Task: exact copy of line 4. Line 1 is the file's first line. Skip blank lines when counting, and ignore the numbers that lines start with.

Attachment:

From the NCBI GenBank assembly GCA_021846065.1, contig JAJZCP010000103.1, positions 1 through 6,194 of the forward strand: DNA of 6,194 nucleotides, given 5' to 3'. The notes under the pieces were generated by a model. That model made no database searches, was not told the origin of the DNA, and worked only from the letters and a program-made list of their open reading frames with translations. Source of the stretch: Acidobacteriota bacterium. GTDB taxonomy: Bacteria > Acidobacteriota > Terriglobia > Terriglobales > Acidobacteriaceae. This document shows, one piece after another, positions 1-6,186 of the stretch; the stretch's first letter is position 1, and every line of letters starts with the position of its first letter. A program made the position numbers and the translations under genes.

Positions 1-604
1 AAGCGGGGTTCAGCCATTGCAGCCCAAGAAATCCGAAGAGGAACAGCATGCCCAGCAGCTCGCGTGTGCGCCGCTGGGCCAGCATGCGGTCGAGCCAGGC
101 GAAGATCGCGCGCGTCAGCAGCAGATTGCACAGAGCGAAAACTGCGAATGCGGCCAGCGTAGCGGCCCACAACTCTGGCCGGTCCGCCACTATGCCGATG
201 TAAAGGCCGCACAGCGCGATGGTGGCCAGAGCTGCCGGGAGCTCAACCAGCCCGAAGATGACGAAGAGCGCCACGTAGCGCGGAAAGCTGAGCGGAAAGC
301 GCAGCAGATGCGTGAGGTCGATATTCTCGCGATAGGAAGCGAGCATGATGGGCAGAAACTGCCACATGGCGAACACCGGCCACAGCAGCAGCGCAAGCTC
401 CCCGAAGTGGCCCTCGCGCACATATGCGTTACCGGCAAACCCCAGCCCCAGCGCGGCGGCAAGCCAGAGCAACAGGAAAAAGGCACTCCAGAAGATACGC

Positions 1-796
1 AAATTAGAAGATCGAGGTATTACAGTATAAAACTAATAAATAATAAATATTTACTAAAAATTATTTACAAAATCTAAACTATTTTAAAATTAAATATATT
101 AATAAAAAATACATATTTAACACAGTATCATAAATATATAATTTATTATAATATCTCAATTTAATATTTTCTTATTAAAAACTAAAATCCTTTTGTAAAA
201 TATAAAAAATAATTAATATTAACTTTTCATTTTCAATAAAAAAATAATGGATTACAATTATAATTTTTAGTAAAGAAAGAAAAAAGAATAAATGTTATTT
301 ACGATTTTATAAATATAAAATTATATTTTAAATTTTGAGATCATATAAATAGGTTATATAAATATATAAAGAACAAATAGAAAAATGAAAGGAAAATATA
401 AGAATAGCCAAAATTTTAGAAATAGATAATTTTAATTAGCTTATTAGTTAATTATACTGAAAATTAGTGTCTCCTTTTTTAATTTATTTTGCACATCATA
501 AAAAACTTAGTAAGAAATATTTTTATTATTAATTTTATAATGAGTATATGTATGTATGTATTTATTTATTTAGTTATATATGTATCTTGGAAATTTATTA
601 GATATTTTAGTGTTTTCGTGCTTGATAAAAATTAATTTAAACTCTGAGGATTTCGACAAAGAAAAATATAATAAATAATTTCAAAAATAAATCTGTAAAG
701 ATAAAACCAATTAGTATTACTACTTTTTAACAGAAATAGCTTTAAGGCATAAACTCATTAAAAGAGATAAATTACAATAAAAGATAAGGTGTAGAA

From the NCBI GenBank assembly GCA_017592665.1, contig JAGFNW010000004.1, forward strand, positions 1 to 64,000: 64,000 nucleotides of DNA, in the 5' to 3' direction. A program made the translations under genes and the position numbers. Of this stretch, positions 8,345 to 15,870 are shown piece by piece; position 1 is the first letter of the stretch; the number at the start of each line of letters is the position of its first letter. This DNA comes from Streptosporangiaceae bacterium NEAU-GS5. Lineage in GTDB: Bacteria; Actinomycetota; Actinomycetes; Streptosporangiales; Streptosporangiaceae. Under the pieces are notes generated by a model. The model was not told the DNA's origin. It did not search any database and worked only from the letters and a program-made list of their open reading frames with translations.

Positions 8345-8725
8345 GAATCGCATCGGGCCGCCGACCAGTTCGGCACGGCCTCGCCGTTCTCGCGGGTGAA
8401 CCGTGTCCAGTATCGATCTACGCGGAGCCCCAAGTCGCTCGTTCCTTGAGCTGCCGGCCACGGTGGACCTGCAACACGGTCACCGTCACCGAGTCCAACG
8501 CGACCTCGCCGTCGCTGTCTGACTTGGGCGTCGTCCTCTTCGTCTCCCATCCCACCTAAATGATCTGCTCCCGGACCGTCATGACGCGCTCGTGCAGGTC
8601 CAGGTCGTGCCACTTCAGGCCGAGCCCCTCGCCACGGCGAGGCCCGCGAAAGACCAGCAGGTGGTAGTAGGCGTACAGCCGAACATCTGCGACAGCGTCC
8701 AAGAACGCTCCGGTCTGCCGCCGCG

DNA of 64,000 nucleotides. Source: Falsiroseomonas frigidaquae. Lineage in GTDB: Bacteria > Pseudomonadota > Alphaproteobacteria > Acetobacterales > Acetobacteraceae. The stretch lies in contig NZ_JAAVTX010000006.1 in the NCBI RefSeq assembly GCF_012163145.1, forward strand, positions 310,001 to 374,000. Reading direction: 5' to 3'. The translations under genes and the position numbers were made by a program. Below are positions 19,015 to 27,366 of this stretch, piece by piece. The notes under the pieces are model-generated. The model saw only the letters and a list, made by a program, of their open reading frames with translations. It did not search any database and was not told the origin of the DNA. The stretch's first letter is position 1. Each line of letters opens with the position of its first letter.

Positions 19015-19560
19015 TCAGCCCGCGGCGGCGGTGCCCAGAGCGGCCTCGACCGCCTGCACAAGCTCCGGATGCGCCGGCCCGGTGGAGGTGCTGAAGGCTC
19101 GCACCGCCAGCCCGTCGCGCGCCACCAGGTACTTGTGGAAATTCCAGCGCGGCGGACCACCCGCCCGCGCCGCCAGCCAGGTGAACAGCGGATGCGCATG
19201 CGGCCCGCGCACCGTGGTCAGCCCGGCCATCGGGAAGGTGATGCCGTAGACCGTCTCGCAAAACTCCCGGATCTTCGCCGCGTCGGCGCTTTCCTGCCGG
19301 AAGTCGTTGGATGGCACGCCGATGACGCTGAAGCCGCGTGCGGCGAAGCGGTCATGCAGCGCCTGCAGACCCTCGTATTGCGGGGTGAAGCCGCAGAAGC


101 GAAGATCGCGCGCGTCAGCAGCAGATTGCACAGAGCGAAAACTGCGAATGCGGCCAGCGTAGCGGCCCACAACTCTGGCCGGTCCGCCACTATGCCGATG